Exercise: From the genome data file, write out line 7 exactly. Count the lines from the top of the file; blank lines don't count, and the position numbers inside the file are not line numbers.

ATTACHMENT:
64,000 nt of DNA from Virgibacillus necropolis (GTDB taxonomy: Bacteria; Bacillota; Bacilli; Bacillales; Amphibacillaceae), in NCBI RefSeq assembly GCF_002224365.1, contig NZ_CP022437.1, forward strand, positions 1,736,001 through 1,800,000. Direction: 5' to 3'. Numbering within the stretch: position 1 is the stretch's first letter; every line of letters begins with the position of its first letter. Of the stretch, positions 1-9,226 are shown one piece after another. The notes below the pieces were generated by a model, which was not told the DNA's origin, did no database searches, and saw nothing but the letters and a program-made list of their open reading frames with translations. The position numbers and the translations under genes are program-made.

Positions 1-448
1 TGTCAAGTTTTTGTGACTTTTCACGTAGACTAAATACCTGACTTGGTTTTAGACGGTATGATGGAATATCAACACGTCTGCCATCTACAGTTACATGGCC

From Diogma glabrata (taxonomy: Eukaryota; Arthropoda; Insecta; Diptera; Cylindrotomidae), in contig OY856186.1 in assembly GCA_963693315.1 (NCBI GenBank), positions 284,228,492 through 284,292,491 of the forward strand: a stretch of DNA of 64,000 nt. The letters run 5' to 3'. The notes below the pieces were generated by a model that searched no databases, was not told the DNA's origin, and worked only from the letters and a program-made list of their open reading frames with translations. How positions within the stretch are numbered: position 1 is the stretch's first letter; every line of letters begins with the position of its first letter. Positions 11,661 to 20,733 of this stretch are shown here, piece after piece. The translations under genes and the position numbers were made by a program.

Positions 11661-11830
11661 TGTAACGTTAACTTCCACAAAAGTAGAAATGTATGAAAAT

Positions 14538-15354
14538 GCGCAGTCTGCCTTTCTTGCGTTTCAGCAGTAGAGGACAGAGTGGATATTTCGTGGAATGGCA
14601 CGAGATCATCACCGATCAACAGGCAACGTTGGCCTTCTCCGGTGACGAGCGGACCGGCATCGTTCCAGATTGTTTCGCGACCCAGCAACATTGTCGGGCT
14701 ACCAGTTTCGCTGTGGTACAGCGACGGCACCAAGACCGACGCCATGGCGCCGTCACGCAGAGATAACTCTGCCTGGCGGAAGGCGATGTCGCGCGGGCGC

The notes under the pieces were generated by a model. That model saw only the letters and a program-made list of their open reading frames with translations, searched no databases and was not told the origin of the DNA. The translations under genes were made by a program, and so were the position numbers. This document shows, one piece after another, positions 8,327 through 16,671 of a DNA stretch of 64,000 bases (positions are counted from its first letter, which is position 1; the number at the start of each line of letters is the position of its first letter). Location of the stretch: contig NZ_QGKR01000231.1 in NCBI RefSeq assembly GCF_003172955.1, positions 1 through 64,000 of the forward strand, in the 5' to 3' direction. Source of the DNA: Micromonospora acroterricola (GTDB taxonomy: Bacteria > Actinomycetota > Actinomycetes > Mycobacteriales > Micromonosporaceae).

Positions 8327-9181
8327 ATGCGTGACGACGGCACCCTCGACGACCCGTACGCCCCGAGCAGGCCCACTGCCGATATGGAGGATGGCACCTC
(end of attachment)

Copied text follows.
Positions 14538-15354